Sean Payton during his season-ending news conference at their NFL...

Sean Payton during his season-ending news conference at their NFL football training facility in Metairie, La. (Jan. 17, 2012) Credit: AP

NFL commissioner Roger Goodell Wednesday sent a strong and unequivocal message to the New Orleans Saints, handing down unprecedented punishment in the wake of a bounty program that lasted from the 2009-11 seasons.

Goodell suspended Saints coach Sean Payton for a year without pay and former Saints defensive coordinator Gregg Williams has been suspended indefinitely for their roles in the team's bounty program. It was the first time in NFL history that a head coach has been suspended.

The team will also forfeit its second-round picks in both the 2012 and 2013 drafts.

Discipline for individual players involved in the bounty program, which is prohibited by NFL rules, will be announced at a later date. The program included payments for "knockouts" and "cart-offs" in which players from opposing teams were forced to leave games after being hurt as the result of Saints' hits. The bounties also targeted specific players by name, including quarterbacks Brett Favre, who was then playing for the Minnesota Vikings, and Kurt Warner of the Arizona Cardinals.

Goodell also suspended Saints general manager Mickey Loomis for the first eight games of the upcoming season and assistant head coach Joe Vitt for the first six games. Both men knew of the program but did nothing to stop it when notified by the league that it was aware of the bounty system.

"We are all accountable and responsible for player health and safety and the integrity of the game," Goodell wrote in a statement. "We will not tolerate conduct or a culture that undermines those priorities. No one is above the game or the rules that govern it. Respect for the game and the people who participate in it will not be compromised.

"A combination of elements made this matter particularly unusual and egregious," Goodell said. "When there is targeting of players for injury and cash rewards over a three-year period, the involvement of the coaching staff, and three years of denials and willful disrespect of the rules, a strong and lasting message must be sent that such conduct is totally unacceptable and has no place in the game."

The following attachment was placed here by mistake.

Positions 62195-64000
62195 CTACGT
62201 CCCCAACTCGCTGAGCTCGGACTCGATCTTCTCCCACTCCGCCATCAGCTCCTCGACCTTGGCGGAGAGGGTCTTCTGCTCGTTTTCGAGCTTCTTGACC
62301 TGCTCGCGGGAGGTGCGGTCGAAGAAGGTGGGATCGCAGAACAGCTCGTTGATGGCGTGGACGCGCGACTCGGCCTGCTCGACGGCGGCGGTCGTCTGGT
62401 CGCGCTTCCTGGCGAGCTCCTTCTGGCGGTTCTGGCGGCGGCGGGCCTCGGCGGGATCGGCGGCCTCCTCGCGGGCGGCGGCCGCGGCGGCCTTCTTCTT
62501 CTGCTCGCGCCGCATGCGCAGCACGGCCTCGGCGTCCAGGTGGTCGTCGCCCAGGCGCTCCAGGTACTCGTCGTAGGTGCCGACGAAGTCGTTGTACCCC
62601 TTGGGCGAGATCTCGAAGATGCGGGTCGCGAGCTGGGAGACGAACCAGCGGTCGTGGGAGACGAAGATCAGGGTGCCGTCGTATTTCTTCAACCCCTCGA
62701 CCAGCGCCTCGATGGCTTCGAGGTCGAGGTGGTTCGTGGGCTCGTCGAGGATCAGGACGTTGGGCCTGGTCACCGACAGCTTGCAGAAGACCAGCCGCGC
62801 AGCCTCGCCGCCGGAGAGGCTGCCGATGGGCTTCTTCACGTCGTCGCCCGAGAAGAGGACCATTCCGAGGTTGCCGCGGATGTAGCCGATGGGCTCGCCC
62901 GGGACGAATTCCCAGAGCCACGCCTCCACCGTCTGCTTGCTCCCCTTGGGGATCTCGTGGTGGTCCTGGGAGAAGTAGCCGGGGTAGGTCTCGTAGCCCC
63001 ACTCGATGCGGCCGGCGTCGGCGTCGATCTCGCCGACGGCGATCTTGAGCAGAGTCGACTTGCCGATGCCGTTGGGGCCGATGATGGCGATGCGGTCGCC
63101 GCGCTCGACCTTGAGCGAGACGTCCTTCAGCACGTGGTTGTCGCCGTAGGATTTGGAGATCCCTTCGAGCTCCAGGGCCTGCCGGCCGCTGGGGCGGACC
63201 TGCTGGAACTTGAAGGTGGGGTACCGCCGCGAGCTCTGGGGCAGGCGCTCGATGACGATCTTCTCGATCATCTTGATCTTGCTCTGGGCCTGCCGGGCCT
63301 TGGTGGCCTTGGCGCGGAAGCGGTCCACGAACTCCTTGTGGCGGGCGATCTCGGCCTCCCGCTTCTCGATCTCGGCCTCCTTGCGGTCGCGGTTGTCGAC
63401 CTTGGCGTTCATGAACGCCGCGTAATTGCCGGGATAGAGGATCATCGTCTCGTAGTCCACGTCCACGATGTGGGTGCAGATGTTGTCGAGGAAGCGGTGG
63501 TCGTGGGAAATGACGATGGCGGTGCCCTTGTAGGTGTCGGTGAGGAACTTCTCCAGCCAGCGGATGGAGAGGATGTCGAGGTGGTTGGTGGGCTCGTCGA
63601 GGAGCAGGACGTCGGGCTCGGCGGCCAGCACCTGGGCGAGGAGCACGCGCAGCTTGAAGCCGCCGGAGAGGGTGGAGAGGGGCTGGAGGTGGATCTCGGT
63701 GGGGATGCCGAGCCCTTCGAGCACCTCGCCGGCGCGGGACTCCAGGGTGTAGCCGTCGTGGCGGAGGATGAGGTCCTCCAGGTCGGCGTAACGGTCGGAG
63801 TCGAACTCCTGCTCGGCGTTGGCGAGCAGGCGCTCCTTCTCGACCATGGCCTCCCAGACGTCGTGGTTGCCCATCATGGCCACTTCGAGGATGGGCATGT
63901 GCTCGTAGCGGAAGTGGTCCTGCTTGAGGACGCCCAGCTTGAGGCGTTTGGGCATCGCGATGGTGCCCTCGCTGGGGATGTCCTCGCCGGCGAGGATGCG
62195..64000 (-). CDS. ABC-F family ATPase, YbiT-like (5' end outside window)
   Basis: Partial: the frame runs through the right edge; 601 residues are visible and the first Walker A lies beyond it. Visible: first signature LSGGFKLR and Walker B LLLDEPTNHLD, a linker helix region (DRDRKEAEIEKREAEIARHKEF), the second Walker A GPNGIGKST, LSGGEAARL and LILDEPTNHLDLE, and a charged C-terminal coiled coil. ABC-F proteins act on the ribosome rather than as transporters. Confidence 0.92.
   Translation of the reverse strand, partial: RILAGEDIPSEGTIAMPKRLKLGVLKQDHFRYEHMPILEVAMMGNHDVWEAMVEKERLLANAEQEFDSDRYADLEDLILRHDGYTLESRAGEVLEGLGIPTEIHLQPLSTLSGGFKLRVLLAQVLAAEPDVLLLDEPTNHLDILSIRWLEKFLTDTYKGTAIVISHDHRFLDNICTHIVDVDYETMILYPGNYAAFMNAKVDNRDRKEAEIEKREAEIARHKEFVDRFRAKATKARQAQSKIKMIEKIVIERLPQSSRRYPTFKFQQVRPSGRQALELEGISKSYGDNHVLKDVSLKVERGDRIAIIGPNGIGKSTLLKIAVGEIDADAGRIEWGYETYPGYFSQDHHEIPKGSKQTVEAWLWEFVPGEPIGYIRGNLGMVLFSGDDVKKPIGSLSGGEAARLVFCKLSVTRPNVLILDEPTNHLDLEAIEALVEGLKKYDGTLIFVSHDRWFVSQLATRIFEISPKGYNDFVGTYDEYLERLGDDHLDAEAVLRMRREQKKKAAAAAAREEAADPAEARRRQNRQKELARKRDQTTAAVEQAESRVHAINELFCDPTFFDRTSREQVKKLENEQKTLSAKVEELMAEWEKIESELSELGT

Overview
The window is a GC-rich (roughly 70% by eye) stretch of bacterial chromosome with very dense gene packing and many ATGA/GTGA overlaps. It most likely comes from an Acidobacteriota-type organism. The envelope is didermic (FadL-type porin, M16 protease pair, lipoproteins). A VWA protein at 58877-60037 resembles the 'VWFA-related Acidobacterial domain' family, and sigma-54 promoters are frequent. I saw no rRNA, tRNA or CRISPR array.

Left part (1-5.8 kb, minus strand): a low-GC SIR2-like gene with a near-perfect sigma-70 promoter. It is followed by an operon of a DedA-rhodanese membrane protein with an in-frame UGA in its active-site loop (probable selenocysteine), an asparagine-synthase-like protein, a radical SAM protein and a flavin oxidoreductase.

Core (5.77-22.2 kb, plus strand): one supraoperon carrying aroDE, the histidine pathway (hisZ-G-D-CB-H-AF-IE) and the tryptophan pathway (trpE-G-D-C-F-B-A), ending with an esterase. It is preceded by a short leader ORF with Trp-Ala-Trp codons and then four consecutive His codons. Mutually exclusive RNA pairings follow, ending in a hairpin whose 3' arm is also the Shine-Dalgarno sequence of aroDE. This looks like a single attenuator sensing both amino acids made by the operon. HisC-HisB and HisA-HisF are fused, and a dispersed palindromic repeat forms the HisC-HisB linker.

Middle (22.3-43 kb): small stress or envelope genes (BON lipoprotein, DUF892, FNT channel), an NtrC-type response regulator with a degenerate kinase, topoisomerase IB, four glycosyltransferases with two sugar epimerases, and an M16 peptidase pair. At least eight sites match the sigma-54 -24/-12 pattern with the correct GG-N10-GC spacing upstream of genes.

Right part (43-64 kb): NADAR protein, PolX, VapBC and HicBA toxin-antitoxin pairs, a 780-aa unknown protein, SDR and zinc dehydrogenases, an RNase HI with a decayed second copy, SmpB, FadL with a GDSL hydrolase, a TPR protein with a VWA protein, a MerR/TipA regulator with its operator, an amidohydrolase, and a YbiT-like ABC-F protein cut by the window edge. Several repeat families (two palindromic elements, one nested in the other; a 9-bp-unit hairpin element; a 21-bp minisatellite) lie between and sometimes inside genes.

The NFL conducted an extensive investigation into the team's bounty program. The league found that there was a deliberate effort to conceal the program's existence from league investigators and a clear determination to maintain the system despite being told by Saints owner Tom Benson in January to immediately eliminate the program. Benson was not aware of the program until being informed by the league earlier this year, according to the NFL. He has not been sanctioned, although the Saints were fined $500,000.

The NFL announced its findings on March 2, and conducted follow-up interviews with several of the parties involved before announcing Wednesday's decision. The league said Goodell has also discussed the matter with the leadership of the NFL Players Association, including executive director DeMaurice Smith.

Goodell also sent a memo to all teams instructing their respective owners to certify that bounty programs are not being run.

The Saints released a statement responding to the sanctions: "We recognize our fans' concerns and we regret the uncertainty this episode has created for them. We are humbled by the support our organization has received from our fans today in the wake of this announcement, and we ask them to continue to stand with us, as they have done in the past, when both our team and our city have overcome greater adversities.

"To our fans, the NFL and the rest of our league, we offer our sincere apology and take full responsibility for these serious violations. It has always been the goal of the New Orleans Saints to create a model franchise and to impact our league in a positive manner. There is no place for bounties in our league and we reiterate our pledge that this will never happen again."

Williams, who was hired by the St. Louis Rams as defensive coordinator, will have his situation reviewed by Goodell after the season. Goodell has the power to reinstate him in 2013 or continue the suspension.

Williams released a statement through the Rams: "I'd like to again apologize wholeheartedly to the NFL, coach [Jeff] Fisher, the entire Rams organization and all football fans for my actions. Furthermore, I apologize to the players of the NFL for my involvement as it is not a true reflection of my values as a father or coach, nor is it reflective of the great respect I have for this game and its core principle of sportsmanship."

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